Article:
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California's dreamy Gov. Gavin Newsom issued an executive order Thursday aimed at protecting Californians' stimulus checks from debt collectors, and also announced that he and other governors had negotiated a deal to allow people with private student loans to request a 90-day forbearance from payments, with no penalties. That's in addition to the existing forbearance option for federal student loans that Congress already included in the CARES Act last month.

We'd accuse Newsom of just trying to get us to move to California so we could vote for him, but since I grew up in two states that border California, I'm still not over my ingrained anti-California bias. Establish universal basic income, or healthcare or both, and we'll talk, Gavin.


The executive order prohibits debt collectors from garnishing the $1200 per adult federal stimulus payments from Californians' bank accounts. Further, if debt collectors have already swooped in and taken some or all of someone's loan, Newsom said, "You gotta give them back." The only exceptions under the executive order are for debts owed for child or spousal support, and for people required to pay restitution to victims of crimes.

Not surprisingly, bleeding heart liberals who work with the poor are semi-ecstatic at the announcement, at least as a first step.

Ted Mermin, who leads the California Low-Income Consumer Coalition, called [the] executive order "a necessary and very welcome measure."

The stimulus payments, he said, "were not intended to pay back old debt. They were intended to allow people to keep food on their table and a roof over their heads."

Mermin was less thrilled to note, however, that the order only applies to seizure of federal stimulus funds, and won't do anything to help people being hounded by debt collectors for other reasons. He urged Newsom to expand the order to offer broader relief from debt collection during the crisis.

In addition to preventing collection agencies from seizing funds, the order also prevents banks from grabbing late fees or other charges from the funds. Jessica Bartholow, a policy advocate with the Western Center on Law & Poverty, said she's heard from lots of folks who are frustrated that they can't access money they'd been counting on.

It's not always been clear why banks freeze people's accounts, she said. Debt collector levies could be one explanation, but so could overdraft fees, or because the check represents far more money than the individual has ever had in their account before. She said one woman had called in tears the night before. The woman had just moved out of a shelter with her daughter and needed the money from her stimulus check to pay for food and a microwave. The bank had frozen it, and she didn't know why.

"Now we can let them know there are protections for them and their stimulus check will not be taken," she said. "For those low-income people who do have a bank account, this is a lifesaver."

It occurs to us somebody better tell the banks, too. They sometimes tend not to stay on top of little details like the law. Yes, call us cynical.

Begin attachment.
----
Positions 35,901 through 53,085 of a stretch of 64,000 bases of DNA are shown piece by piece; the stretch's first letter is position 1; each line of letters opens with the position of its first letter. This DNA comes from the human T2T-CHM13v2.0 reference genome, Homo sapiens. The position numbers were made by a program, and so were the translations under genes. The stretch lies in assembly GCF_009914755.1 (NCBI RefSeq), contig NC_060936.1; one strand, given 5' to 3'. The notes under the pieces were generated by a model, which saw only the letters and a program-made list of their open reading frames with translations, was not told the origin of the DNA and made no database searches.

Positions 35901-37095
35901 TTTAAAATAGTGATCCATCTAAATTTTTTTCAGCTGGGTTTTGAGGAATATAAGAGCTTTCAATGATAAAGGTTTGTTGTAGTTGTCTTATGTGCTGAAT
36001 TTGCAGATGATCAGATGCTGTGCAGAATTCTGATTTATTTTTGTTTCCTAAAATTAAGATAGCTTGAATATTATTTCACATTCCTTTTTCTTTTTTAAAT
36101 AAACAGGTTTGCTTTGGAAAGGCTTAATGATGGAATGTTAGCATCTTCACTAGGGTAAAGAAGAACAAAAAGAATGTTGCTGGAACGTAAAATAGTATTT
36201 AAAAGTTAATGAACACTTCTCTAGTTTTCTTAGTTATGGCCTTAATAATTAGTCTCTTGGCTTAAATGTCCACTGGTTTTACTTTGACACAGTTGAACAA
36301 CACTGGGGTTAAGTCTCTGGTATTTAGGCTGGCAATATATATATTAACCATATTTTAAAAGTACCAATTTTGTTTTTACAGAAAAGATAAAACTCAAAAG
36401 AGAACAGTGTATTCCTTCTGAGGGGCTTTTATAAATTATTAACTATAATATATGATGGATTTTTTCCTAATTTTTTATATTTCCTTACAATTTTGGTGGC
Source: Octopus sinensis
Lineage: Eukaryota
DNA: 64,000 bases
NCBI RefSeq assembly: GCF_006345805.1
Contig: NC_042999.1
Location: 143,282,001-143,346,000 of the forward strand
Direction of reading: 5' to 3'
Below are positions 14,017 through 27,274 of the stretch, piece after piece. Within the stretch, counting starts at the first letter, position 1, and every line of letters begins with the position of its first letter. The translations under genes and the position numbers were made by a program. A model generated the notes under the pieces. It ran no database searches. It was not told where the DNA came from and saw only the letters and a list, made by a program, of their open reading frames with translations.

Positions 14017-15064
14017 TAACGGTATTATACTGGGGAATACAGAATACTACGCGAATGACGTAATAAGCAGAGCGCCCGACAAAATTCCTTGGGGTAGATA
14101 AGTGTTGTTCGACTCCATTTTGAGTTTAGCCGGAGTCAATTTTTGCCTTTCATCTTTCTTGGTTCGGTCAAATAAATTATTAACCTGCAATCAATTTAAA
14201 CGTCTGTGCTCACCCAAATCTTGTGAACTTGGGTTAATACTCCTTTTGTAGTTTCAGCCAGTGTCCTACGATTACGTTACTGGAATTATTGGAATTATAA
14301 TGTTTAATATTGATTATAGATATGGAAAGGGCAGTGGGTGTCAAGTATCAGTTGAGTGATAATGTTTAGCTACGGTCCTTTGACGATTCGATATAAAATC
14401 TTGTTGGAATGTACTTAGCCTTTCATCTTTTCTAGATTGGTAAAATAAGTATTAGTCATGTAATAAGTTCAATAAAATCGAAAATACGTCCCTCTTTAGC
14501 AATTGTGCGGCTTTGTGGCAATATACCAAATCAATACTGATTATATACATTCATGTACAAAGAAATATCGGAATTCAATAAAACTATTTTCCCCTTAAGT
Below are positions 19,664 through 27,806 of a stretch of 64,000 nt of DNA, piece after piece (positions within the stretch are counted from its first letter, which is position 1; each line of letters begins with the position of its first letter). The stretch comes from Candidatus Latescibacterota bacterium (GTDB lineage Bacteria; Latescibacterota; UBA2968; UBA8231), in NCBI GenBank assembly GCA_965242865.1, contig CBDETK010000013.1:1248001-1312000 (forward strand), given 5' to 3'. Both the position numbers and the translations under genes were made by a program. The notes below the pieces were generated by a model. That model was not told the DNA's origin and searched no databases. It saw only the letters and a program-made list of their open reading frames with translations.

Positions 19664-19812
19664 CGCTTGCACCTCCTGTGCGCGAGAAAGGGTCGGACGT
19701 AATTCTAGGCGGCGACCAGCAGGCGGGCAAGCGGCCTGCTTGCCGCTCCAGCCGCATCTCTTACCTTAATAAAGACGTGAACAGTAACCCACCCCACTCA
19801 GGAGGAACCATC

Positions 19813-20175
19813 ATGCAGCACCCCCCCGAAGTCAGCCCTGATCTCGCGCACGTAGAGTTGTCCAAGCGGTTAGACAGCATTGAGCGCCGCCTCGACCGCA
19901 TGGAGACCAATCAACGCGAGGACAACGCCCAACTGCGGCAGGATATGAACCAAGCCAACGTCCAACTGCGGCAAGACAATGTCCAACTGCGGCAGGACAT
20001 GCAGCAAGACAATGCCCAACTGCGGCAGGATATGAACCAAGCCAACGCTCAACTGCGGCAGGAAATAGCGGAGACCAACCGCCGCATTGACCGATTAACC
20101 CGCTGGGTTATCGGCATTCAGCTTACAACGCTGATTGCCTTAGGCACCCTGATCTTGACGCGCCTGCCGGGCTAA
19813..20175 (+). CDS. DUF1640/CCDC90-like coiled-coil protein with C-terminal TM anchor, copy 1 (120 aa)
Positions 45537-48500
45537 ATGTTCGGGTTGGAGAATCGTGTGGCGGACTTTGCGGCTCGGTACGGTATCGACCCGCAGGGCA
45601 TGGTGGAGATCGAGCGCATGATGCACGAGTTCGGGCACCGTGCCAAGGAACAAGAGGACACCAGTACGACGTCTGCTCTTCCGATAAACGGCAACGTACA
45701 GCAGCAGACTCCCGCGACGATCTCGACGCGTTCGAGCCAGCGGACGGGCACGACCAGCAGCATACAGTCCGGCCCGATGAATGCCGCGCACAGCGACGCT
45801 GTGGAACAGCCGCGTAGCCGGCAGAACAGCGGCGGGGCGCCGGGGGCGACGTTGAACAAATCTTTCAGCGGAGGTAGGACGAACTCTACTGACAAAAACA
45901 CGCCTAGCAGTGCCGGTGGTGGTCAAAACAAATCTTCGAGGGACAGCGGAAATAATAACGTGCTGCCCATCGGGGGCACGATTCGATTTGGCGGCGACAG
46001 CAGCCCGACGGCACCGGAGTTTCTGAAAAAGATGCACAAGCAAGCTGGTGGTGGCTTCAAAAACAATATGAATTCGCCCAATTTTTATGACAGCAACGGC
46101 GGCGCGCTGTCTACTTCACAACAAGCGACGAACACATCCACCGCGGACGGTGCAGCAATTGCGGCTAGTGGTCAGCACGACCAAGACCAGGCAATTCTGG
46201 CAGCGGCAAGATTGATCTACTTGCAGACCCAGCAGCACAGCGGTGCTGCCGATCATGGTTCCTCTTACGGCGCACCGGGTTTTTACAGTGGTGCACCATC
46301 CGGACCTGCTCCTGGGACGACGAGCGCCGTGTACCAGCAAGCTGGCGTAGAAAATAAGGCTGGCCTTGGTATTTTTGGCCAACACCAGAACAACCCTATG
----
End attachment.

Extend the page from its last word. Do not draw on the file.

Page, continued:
In addition, Newsom announced that he and a bunch of other governors reached an agreement with some major lenders to allow people to request a forbearance of 90 days on private student loans. Borrowers would have to request the forbearance, and the agreement prohibits lenders from charging late fees, reporting nonpayments to credit agencies, or attempting to collect debts on the loans that get forbearances. In addition, the companies agreed to help borrowers enroll in other assistance programs, too. The other states signing on to the agreement are Colorado, Connecticut, Illinois, New Jersey, Vermont, Virginia, and Washington. (Oregon, where the heck are you?)

Consumer Reports praised the agreement as a good first step that, combined with the federal forbearance agreement, means borrowers in those states will have temporary relief from both federal and private loans, but the organization also wagged a finger at companies that hadn't signed on to the agreement, which includes some very big players such as Wells Fargo, Discover, Sallie Mae, and PHEAA/FedLoan Servicing. Booo, Wells Fargo sucks, we've known that all along, BOOOOOO.

Suzanne Martindale, Consumer Reports senior policy counsel, added that the deal would be a lot more reassuring if it included provisions to keep interest from accruing and to prevent borrowers from facing a "payment shock" at the end of the 90-day period. (Those three months shouldn't be due right away, either, but should be added onto the back of the loan.)

"The best way for us to move forward out of this is to ensure that people can keep some money in their pockets," she said. "The industry recognizes that we're not going to have an economy left if people don't get a break."

Well sure, but isn't the point to take everything you can grab right now and forget the future? What kind of crazy talk is "future" anyway?

In related news, We're still waiting to hear back from Newsom's office about our suggestion that California annex Idaho.

[CalMatters / Gov. Gavin Newsom / California Dept. of Business Oversight / Consumer Reports]

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Doktor Zoom

Doktor Zoom's real name is Marty Kelley, and he lives in the wilds of Boise, Idaho. He is not a medical doctor, but does have a real PhD in Rhetoric. You should definitely donate some money to this little mommyblog where he has finally found acceptance and cat pictures. He is on maternity leave until 2033. Here is his Twitter, also. His quest to avoid prolixity is not going so great.

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